Downtown was devastated by the June 1972 flooding that followed Hurricane Agnes. “Of the town’s 83 stores 39 were on such low ground that they were swamped by river and mud. The water rose so fast that almost nothing got saved,” said a Washington Post account.
It also caught Ellicott City in the midst of preparations for its bicentennial that September. Enough of the damage was repaired that the celebration went forward as planned.
Three years later, Hurricane Eloise “filled up Lower Main Street like a large basin, flooding shops to the second story,” local historian Joetta Cramm wrote in 1996. The cleanup began anew.
Longtime residents said those who couldn’t tolerate the constant punishment dealt by the rivers have long since left. Those who remain have assimilated it as a part of life in Ellicott City.
“You can always see it from the lifers,” said Shawn Gladden, executive director of the Howard County Historical Society. “It’s obviously sad and tragic, but it’s something they’ve done before.”
The history hasn’t all been uplifting and inspiring. Caplan’s was a retail anchor for downtown through most of the 20th century. Sam Caplan, whose grandfather founded the business in 1895, was a popular figure, often referred to in newspaper stories as Ellicott City’s “unofficial mayor.”
The store “carried a little bit of everything,” his wife, Gertrude, said in a 1997 oral history excerpted by the Baltimore Sun. Caplan’s boasted of the lowest prices: In 1949, ladies’ dress shoes were $4.49. Men’s neckties went for $1 to $2.50.
But Gertrude Caplan said things were never the same after the 1972 flood.
“Don’t ask me, don’t ask me,” she said of the flood. “I think that was really the turning point of Ellicott City. That was the downfall of our business . . . because it just, everything just sort of was washed away.” The store closed in 1977.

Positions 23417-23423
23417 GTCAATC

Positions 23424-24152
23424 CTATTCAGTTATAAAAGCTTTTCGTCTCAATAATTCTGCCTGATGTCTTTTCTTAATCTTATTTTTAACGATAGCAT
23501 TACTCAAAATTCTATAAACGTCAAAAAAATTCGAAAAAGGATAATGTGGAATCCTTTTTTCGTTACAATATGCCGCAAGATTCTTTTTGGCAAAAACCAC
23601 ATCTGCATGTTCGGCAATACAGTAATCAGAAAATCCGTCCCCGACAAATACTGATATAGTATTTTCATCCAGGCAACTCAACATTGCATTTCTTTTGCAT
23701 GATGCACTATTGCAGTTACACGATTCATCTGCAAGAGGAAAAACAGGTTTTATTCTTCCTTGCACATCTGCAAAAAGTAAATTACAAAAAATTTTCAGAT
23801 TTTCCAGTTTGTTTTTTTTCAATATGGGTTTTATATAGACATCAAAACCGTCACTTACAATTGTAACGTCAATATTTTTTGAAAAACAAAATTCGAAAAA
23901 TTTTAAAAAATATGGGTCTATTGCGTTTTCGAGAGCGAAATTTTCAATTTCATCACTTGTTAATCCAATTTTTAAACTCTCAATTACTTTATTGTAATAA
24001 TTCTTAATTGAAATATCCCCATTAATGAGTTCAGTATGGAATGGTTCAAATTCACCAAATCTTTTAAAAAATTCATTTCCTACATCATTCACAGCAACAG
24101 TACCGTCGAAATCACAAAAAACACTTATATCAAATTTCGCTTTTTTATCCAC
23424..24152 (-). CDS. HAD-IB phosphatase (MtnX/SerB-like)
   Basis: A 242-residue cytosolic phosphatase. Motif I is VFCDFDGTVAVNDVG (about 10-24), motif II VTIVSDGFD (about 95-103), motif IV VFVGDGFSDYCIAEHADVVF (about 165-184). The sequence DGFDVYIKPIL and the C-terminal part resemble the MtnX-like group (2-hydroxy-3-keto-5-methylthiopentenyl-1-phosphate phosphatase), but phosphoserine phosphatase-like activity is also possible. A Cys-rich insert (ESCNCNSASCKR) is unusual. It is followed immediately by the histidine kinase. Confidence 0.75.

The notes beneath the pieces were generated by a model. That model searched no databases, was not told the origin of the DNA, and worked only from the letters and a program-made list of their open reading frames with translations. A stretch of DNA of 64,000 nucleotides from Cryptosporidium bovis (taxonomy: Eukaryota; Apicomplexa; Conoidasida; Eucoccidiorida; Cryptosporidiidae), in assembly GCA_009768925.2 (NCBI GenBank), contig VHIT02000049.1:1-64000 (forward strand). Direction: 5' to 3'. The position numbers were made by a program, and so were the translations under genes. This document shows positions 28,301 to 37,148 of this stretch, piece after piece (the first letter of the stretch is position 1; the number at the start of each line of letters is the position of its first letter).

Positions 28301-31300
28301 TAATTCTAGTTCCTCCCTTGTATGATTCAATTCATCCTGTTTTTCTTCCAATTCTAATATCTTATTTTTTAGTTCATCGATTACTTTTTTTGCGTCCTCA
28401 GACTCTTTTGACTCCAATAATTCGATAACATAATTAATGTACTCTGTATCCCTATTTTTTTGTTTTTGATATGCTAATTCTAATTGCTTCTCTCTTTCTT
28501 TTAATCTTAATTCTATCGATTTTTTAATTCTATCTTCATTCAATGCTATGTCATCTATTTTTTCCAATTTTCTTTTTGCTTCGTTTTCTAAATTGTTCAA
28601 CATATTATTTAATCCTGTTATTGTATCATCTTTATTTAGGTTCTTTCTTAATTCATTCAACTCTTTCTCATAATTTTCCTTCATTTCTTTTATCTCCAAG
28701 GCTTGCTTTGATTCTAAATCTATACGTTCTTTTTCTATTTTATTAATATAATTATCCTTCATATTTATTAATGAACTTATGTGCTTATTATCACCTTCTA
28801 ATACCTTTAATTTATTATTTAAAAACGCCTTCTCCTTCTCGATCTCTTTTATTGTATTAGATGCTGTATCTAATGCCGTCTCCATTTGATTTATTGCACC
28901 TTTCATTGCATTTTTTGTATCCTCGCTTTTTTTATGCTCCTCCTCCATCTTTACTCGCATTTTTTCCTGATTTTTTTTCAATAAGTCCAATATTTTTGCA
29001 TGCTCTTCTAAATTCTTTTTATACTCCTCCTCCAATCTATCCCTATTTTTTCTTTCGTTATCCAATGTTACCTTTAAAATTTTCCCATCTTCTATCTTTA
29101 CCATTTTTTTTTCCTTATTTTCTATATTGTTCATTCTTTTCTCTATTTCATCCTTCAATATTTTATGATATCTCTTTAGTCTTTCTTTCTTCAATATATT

The long, low-rise concrete building at 8307 Main is young by Ellicott City standards, dating back to about 1930, according to Reuwer, its owner. It was a showroom for Charles Miller’s Chevrolet dealership and later housed the Howard County Health Department and the Howard County Times newspaper.
Remnants of the ramp for moving cars to the dealership’s second-floor garage are still visible inside the Linwood Center Boutique, one of two businesses on the lower level. It is a thrift store staffed by autistic adults enrolled at the same-named school, which is on higher ground. The store, which relies on community donations of furniture, clothing and knickknacks, is designed as a training opportunity for Linwood students.
The surrounding building is solid — with concrete floors three feet thick. But inside the boutique is an uninhabitable gumbo of water, mud and debris. Executive director Bill Moss is eager to start the turnaround so his students can return.
“They want to work, and it’s hard to find jobs,” said Moss, who calls the store “a godsend.”
Next door at La Palapa Grill and Cantina, the familiar post-flood smell is taken to the next level by spoiled food. General manager Simon Cortes and his workers are wearing dust masks as they clean out the main dining room, where a buffalo head hangs over the bar.
“Nobody knows what’s next. Everything is still up in the air,” said Cortes, whose father, Gilberto, opened his first restaurant, El Azteca in Clarksville, 23 years ago. The family operates five places.
Cortes wasn’t even supposed to be on the premises. Howard County restricted access to Main Street last week because of safety concerns. But he needs to get rid of the stinking food and start ripping out the floors and walls.
Cortes had a full house that rainy Saturday night, lots of large parties and people waiting. He knew there was trouble when he saw the Tiber, which also runs under his place, spilling out from an exposed channel in his parking lot. Soon the water was backing up onto Main Street, and drivers were climbing out of windows onto their car roofs.
“Everybody started freaking out,” he said.
Cortes is proud of his employees, all of whom stayed to help guests. His biggest regret now is that they are out of work. “We’ve tried to place them at other restaurants, but we can’t place 50 people.”
As he returns to the tasks in front him, Cortes repeats the vow heard up and down Main Street last week.
“We’ll rebuild and we’ll be back. That’s for sure.”